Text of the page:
Diamond Memories

With baseball starting another season this week, I thought it was high time to reprint one of my favorite baseball stories. It was originally slated to be in the classic baseball book How We Played The Game by Finneran O’hannerhin but was edited out in the final draft. It was eventually printed in the July 1967 issue of Argosy Magazine in an article entitled Champs and Chumps: baseball in the early years. Here is an excerpt.

Jimmy “High Pockets” Muldoone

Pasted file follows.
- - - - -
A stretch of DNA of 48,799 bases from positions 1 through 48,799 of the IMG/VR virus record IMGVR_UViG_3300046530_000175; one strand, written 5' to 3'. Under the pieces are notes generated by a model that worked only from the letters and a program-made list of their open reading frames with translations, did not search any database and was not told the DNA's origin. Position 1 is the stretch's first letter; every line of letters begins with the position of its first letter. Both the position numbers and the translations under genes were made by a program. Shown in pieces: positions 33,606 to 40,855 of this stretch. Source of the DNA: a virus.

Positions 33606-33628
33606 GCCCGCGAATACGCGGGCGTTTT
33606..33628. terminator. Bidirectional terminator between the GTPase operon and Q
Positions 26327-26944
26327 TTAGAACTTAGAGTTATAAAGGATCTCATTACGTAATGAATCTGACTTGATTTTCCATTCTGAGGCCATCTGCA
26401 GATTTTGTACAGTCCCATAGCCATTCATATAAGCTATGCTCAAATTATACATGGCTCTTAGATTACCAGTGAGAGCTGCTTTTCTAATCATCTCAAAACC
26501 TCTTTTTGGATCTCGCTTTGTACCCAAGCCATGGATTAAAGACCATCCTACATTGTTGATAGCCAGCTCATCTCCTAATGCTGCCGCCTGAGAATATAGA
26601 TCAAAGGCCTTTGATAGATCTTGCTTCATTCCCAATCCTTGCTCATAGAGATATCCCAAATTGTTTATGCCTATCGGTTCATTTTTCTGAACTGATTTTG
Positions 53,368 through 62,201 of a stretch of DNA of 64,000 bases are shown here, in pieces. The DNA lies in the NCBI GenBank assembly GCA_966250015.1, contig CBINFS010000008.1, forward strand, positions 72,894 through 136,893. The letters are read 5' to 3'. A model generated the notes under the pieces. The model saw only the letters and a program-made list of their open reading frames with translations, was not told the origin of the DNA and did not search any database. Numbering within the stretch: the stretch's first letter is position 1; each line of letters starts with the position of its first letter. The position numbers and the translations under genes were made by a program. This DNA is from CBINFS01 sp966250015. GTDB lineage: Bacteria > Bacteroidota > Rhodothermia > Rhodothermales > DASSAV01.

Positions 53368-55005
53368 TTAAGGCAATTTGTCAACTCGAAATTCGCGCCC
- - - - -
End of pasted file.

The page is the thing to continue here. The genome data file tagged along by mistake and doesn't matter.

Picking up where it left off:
“ Yeah, well I was nine years old and working on my parents lint farm in Grote, Arkansas. Times were tough, it was 1901 and it was me, my pa and eleven brothers. My ma ran off with an ether salesman when I was four. I heard that the Stubville Turnips where looking for players and I said what the heck and gave it a shot. I made the team as a second baseman and bat whittler. Back then we didn’t have fancy factory made bats, on days off we’d go out into the woods and chop down a likely tree. Then me and some of the younger fellows would chop up the tree into bat sized pieces and whittle them into bats when we were sitting on the bench. I whittled a bat for a young man named Ty Cobb and he beat me black and blue with it, proudest moment of my life. I made real money too, $3.18 a month. Minus the room and board I ended up with $1.00 enough money to get into a heap of trouble, believe you me. I played with the St. Louis club most of my career but was traded to the Giants in 1913 for a penknife, two weevil pies, and President Lincolns death mask. The death mask turned out to be a fake so the trade was called off and I went back to St. Louis. Then World War One started or as we used to call it “the first world war” and all the able bodied joes were shipped off to fight Johnny Kaiser. This left the lame and the simple minded to play baseball. I myself tried to volunteer but got refused on account of my third ear. I thought it would help listenin’ for germans and whatnot, but the army disagreed. Baseball was still a grand game, don’t think it wasn’t. The St.Louis club now had “9 fingers” Flynn who had nine fingers on one hand and none on the other, thank goodness the nine fingers was on his throwin’ hand. He had a pitch called the “osh kosh b’gosh” and it kind of curved two different ways at the same time if you know what I mean. Too bad he was only three feet tall, the ball never reached the plate. A taller man might have had better luck. We tried a few things to fool the umpire. My favorite was we’d stick “9 fingers” on the shoulders of Frankie “Clams” Kasino who was another stumpy fellow. We got a big uniform and stuck them in it. It worked until we played the Red Stockings and their slugger Ingmar “the Swede” Bergman hit a ball back to the pitcher and “9 fingers” fell off “Clams” shoulders. Well at first they thought the ball split a man in two and there was a great outcry. The umpire got wise and we forfeited the game. We also had Spike, he was a dog. That’s right a dog, back in the hard times lots of teams filled up their rosters with dogs. One game in Brooklyn the Dodgers fielded a team of all dogs, of course they lost 134-0 but they did it. The great manager Mister John McGraw said “Give me five strong mutts and I’ll win the pennant” of course he was on a drunk then but he did have a fondness for the hounds. Spike was a shortstop. Not much of a hitter but a good fielder, nothing got by him and everyone on the team liked him. There was a game I’ll never forget. We were playing the Athletics. It was a tie game in the seventh inning and Spike bit “Longshanks” Thompson when Thompson was stealing second. Well Their manager Connie Mack was fit to be tied and he got so angry that he went out and shot Spike dead right there at second base. We couldn’t do nothing because Mr. Mack had a gun and owned the police force. Of course Spike was rabid and the bite on Thompsons leg eventually killed him so I guess everything evened out.”

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